I used to think that planning wasn't necessary. Existentialism was my daily mantra. "Live life to the fullest each day" was my motto. Freedom was my declaration, and planning only stood in the way of that. Maybe that's why God waited 33 years to capture my attention and wake me up from the solstice of my dreams. I wasn't ready to think about planning, let alone God's plan for my life.

But now I am increasingly infatuated with what the future holds. Developing a strategic plan for the goals I have seems to be a logical and necessary step. I have also found that there is power in writing goals on paper - getting those thoughts from my brain to the page holds great value to me. Now the challenge is actually following through with those thoughts. I love how Jesus tells us to "go" and to "do." Don't get me wrong, life is not always about those two words, but for most Christians it's the toughest challenge they face. It's easy to talk about Jesus, but much more difficult to LIVE like Jesus.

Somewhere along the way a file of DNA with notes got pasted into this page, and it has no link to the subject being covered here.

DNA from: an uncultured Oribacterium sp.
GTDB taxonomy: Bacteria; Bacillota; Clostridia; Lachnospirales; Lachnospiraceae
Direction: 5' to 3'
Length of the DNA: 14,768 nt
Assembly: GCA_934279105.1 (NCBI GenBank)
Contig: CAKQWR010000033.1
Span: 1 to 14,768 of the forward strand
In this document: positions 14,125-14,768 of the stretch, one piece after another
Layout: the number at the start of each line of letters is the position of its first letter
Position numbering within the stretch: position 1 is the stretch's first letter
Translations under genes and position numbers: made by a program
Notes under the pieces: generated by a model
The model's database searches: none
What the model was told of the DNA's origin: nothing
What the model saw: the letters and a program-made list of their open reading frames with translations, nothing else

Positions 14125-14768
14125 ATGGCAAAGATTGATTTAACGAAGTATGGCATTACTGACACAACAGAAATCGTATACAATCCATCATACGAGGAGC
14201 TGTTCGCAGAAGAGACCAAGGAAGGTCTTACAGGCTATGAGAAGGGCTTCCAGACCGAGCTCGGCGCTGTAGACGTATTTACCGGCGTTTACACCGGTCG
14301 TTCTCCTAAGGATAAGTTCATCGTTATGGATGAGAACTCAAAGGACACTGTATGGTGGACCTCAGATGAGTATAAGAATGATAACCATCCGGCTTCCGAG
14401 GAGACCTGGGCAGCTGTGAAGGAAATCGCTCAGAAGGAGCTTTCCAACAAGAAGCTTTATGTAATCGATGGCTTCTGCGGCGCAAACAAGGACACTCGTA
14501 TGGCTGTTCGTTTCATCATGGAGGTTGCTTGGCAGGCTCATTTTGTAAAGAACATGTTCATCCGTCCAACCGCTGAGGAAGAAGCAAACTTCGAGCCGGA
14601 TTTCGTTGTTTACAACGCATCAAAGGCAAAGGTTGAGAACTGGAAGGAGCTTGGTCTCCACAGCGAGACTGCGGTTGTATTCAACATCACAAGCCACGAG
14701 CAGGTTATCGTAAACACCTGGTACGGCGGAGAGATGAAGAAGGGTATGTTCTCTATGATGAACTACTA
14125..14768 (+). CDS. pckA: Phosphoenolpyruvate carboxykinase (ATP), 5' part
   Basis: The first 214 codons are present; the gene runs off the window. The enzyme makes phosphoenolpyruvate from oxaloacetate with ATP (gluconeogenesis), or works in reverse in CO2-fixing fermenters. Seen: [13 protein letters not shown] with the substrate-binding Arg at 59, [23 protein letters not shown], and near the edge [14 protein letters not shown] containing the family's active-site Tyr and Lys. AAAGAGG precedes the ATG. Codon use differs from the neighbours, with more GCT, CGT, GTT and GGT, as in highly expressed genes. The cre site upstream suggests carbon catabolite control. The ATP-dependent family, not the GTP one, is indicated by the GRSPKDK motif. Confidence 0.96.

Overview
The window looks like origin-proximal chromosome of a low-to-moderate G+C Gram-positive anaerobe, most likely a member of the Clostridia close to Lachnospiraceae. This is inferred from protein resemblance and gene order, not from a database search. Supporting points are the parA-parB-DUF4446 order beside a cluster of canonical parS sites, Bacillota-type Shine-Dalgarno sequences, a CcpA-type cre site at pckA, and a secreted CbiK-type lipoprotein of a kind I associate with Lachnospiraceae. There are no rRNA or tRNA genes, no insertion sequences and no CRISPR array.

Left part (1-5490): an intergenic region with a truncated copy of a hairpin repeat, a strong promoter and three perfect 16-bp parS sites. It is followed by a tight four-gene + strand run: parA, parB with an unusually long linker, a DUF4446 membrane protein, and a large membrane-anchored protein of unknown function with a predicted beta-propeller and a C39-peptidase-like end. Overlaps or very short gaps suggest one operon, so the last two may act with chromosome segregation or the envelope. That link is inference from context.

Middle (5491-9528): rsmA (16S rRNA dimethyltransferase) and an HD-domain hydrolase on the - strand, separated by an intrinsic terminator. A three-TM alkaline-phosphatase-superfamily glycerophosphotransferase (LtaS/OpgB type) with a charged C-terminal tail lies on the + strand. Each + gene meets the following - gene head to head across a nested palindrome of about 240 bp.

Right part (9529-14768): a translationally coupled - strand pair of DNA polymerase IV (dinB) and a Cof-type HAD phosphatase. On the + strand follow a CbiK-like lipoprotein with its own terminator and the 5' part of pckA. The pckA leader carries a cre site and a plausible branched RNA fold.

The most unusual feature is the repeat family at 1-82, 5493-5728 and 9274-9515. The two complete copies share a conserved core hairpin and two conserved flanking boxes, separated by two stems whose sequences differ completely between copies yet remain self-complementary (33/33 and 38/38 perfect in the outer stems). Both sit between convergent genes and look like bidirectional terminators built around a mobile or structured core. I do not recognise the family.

So the question to ponder is this...what are you writing in your "life book" today? And what will you write tomorrow, and the next day, and the next. And probably the biggest question is how many life pages do you have left to write? Don't waste another day of mindless drifting, and certainly don't wait for your ink to run dry. Craft a life page today that you will look back to with fondness and want to read over and over again.

As an avid musician for many, many years, I love the lyrics of a recent Casting Crowns tune entitled "Lifesong." It simply states this..."Let my lifesong sing to you." What great imagery!! And if you care to discover it, I hope you'll find my lifesong worthy of listening.